If you’ve found yourself needing some quick cash recently, you may have considered heading to a pawn shop. You’re not alone. The bad economy has prompted many people to visit a pawn shop for the first time. “We are seeing more people who have never been in a pawn shop before looking for short term solutions without having to sell the farm,” says Rick Harrison, whose family owns the Gold & Silver Pawn Shop in Las Vegas and stars in The History Channel series Pawn Stars.
(Note: a pawn shop can also be a great place to find bargains, especially on stuff like electronics and jewelry.)
Here’s how a pawn shop transaction works:
#1) Getting the Loan
Pawn shops offer collateral-based loans – meaning, loans secured by something of value. You bring in one of your possessions, and if the pawnbroker is interested, they will offer you a loan. The pawnbroker then keeps your item until you repay the loan. Warning: the loan amount will likely be a small fraction of the item’s actual value.
You could also sell your item to the pawn shop outright, but pawnbrokers are less enthusiastic about these types of transactions because loans offer much more profit potential for the pawnbroker.
Along with the loan, you will receive a pawn ticket. Don’t lose this! Not only is it the receipt for your item, but it also summarizes the terms of your loan: fees, expiration date, description of your item, etc.
#2) Repaying the Loan
After getting the loan, you have two choices:
Return to pay the balance – including loan amount plus all added fees – before the deadline, which is usually one to four months after the initial transaction.
Don’t return, and the pawn shop keeps your item. Aside from losing your belonging, there are no other consequences (the pawn shop doesn’t pursue any type of collection action, and there is no affect on your credit report). On average, though, 80% of all customers do reclaim their items, according to the National Pawnbrokers Association.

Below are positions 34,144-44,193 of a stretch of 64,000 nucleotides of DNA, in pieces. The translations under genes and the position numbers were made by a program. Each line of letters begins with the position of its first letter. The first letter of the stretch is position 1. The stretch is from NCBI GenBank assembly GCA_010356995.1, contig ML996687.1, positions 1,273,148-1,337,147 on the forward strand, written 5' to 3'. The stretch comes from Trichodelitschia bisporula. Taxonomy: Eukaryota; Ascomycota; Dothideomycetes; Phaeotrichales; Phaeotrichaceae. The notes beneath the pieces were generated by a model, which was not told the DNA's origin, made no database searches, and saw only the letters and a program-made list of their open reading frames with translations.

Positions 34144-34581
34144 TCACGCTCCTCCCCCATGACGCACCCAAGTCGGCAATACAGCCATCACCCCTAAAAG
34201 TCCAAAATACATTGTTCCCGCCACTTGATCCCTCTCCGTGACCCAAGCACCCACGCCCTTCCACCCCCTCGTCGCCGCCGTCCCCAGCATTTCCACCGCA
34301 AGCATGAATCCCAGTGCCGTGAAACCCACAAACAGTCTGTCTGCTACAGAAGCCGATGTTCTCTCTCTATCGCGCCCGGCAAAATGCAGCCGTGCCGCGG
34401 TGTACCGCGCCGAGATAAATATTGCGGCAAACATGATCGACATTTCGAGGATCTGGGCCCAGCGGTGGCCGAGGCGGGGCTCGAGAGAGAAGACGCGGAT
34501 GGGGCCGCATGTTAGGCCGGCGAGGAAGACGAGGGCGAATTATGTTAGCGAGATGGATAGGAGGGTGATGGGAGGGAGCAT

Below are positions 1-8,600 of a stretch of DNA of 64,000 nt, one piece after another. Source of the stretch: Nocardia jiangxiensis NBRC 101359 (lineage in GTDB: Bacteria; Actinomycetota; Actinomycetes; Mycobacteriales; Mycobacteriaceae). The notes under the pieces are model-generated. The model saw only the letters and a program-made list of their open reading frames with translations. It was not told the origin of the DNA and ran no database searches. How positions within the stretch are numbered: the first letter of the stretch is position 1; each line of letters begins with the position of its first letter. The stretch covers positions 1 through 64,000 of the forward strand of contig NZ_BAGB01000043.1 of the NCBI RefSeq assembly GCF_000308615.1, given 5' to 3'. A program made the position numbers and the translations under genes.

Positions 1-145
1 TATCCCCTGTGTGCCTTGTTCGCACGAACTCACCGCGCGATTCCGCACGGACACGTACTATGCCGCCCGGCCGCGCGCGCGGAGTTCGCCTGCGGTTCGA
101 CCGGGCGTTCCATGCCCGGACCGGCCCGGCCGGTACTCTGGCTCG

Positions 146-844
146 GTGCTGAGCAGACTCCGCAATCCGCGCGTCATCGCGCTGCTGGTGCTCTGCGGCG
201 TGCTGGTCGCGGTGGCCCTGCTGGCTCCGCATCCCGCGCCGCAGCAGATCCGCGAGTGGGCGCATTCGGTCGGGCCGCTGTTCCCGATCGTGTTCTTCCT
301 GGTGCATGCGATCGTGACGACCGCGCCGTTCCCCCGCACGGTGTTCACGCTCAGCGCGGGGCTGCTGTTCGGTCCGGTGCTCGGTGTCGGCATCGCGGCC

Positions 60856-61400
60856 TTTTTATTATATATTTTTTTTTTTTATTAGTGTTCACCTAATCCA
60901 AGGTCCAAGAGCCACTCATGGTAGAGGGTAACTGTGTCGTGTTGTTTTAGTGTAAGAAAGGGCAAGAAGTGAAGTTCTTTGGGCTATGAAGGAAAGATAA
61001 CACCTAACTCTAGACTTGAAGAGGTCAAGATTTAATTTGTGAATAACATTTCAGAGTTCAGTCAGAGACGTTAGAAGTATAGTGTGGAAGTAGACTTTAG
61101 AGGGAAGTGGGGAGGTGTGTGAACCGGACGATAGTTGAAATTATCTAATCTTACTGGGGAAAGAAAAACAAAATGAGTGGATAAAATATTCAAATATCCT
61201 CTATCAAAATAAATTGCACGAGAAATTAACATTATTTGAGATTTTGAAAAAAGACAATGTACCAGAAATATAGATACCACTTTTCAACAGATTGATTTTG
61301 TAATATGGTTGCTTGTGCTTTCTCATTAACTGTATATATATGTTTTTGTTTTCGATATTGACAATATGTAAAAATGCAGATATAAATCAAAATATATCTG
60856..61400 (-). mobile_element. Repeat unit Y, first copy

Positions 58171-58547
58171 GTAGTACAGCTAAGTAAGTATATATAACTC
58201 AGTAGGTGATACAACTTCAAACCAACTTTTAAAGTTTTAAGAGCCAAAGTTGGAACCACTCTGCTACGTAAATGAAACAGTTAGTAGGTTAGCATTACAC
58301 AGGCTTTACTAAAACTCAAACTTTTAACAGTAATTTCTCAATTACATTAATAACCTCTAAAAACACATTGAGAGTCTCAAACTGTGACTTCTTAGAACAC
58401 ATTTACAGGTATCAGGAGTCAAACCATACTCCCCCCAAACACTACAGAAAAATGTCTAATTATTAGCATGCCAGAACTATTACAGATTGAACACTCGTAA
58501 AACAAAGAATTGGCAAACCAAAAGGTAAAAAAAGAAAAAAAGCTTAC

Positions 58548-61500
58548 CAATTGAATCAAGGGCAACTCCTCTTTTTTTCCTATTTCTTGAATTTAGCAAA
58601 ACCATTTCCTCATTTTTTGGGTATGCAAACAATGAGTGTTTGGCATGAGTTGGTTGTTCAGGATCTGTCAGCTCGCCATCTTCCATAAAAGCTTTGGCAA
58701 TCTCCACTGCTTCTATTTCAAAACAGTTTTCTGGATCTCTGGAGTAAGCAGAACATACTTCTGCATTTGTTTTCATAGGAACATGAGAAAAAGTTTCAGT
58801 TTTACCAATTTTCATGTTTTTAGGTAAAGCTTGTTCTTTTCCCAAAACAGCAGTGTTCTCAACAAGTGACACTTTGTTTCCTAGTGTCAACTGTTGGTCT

In some locations, you can extend the loan period by up to several months, but you’ll incur additional charges that can really start to add up.
The Interest Rate Explained (Sort of)
The dollars and cents of pawn shop loans get a little complicated because: (a) rules regarding the fees vary widely from state to state, and (b) it’s not just a cut-and-dry interest rate.
“The term ‘interest rate’ can be very confusing, so I will speak in terms of total allowable ‘finance charge’,” says Stephen Krupnik of South Bend, Indiana, creator of the Pawn Shop Advisor coaching program and author of the book Pawnonomics. “Pawn shop loans are nearly all state regulated, and finance charges can vary from 5% per month to 25% per month. Here in Indiana the ‘interest rate’ is capped at 36% APR or 3% per month, but pawn shops can charge an additional 20% per month service charge, making the total allowable ‘finance charge’ 23% per month.”
In New York, meanwhile, the maximum interest rate is 4 percent per month, along with a service charge of up to $10. The interest rates may seem steep, but NPA spokesman Emmett Murphy says these aren’t meant to be a substitute for bank loans. “These are what we call ‘safety net loans’ and are usually for life emergencies, such as buying groceries or putting gas in the car.” The typical fee, he adds, is often lower than the cost of a bounced check or a disconnected utility – costs often incurred by people with an unexpected money crisis.
To learn the maximum rates allowed in your area – along with any rules regarding pawn shop transactions – check your state’s website (most likely, the information will be in the consumer protection section).
The bottom line: make sure the pawnbroker clearly explains all the fees involved in your loan before you finalize the transaction. These terms should also be listed on your pawn ticket.
What Pawn Shops Do – and Don’t – Want
– When considering pawning something, keep these tips in mind:
– Don’t: offer anything outdated, difficult to store or cheaply made, Krupnik advises.
– Do: go with jewelry or coins, Harrison suggests. Other good choices, according to Krupnik, are firearms, high-quality tools and musical instruments.
Be Prepared for Red Tape
The pawnbroker is legally obligated to confirm you are the legal owner of the property. “They will ask you enough questions about your property to become comfortable with the fact that you own it,” says Krupnik. “Do not be offended, the pawnbroker is just trying to make sure that both you and the property are legitimate. Also, if you do business with the pawnbroker expect to have to show a government issued ID. It is required by law.”